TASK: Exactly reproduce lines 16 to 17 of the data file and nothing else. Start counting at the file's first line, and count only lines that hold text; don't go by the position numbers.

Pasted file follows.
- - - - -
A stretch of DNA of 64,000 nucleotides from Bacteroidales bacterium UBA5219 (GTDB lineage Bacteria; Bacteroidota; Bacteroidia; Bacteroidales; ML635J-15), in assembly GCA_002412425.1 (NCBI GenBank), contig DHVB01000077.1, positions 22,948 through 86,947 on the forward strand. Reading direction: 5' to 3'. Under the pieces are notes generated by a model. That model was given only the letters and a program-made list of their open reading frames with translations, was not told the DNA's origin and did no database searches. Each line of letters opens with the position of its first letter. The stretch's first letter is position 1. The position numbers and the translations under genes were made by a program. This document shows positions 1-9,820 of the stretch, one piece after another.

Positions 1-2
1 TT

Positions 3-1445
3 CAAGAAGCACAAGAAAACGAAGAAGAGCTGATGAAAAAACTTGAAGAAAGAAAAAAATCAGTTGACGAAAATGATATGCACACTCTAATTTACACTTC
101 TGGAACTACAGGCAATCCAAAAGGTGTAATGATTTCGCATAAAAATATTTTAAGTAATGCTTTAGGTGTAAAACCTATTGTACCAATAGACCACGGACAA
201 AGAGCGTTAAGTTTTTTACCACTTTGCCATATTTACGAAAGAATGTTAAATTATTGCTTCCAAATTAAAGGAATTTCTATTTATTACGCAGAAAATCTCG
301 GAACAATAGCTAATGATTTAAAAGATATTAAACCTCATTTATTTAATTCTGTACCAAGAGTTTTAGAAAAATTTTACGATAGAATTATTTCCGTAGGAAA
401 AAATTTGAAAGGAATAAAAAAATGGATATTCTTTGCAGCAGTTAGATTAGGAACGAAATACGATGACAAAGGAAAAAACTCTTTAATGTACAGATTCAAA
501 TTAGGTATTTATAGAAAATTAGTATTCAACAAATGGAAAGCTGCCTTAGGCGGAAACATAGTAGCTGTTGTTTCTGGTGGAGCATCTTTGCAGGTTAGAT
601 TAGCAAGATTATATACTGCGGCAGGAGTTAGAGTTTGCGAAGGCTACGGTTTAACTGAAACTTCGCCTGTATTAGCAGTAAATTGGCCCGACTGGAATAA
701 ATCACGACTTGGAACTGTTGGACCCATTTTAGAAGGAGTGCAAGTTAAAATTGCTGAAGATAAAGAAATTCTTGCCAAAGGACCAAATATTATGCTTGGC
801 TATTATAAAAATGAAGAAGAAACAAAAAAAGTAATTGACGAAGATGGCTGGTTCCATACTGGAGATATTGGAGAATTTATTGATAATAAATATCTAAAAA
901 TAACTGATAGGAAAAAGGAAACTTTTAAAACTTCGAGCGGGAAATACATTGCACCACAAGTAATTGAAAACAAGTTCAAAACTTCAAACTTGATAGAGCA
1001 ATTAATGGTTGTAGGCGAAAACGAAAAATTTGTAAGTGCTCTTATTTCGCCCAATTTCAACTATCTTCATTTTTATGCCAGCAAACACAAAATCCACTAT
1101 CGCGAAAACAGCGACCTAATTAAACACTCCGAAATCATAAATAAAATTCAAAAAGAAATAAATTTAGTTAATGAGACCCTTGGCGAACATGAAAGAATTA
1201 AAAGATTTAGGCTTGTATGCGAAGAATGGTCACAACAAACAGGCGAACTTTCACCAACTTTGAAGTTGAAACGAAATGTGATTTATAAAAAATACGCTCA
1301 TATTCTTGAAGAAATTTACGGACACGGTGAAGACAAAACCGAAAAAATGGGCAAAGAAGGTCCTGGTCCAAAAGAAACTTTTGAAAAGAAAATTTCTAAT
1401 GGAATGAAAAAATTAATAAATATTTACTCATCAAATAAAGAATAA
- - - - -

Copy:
1101 CGCGAAAACAGCGACCTAATTAAACACTCCGAAATCATAAATAAAATTCAAAAAGAAATAAATTTAGTTAATGAGACCCTTGGCGAACATGAAAGAATTA
1201 AAAGATTTAGGCTTGTATGCGAAGAATGGTCACAACAAACAGGCGAACTTTCACCAACTTTGAAGTTGAAACGAAATGTGATTTATAAAAAATACGCTCA